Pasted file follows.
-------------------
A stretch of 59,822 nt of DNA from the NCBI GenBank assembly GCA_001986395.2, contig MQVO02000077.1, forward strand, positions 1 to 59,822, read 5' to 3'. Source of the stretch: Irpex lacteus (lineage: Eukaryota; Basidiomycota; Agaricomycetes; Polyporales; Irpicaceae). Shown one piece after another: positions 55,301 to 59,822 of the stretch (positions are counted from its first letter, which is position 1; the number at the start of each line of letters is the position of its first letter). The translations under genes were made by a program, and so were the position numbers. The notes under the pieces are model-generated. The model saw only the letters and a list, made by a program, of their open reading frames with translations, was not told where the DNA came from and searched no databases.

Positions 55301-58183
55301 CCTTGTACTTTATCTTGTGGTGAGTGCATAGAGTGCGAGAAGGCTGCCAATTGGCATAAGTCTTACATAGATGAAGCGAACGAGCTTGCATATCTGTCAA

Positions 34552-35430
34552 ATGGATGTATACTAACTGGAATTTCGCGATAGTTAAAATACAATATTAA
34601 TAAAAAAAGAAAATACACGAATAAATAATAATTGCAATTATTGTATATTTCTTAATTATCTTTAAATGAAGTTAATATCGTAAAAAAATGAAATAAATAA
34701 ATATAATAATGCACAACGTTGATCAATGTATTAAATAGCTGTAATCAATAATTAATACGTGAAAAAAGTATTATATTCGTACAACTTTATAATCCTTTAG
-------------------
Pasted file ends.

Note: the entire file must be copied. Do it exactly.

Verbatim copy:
A stretch of 59,822 nt of DNA from the NCBI GenBank assembly GCA_001986395.2, contig MQVO02000077.1, forward strand, positions 1 to 59,822, read 5' to 3'. Source of the stretch: Irpex lacteus (lineage: Eukaryota; Basidiomycota; Agaricomycetes; Polyporales; Irpicaceae). Shown one piece after another: positions 55,301 to 59,822 of the stretch (positions are counted from its first letter, which is position 1; the number at the start of each line of letters is the position of its first letter). The translations under genes were made by a program, and so were the position numbers. The notes under the pieces are model-generated. The model saw only the letters and a list, made by a program, of their open reading frames with translations, was not told where the DNA came from and searched no databases.

Positions 55301-58183
55301 CCTTGTACTTTATCTTGTGGTGAGTGCATAGAGTGCGAGAAGGCTGCCAATTGGCATAAGTCTTACATAGATGAAGCGAACGAGCTTGCATATCTGTCAA

Positions 34552-35430
34552 ATGGATGTATACTAACTGGAATTTCGCGATAGTTAAAATACAATATTAA
34601 TAAAAAAAGAAAATACACGAATAAATAATAATTGCAATTATTGTATATTTCTTAATTATCTTTAAATGAAGTTAATATCGTAAAAAAATGAAATAAATAA
34701 ATATAATAATGCACAACGTTGATCAATGTATTAAATAGCTGTAATCAATAATTAATACGTGAAAAAAGTATTATATTCGTACAACTTTATAATCCTTTAG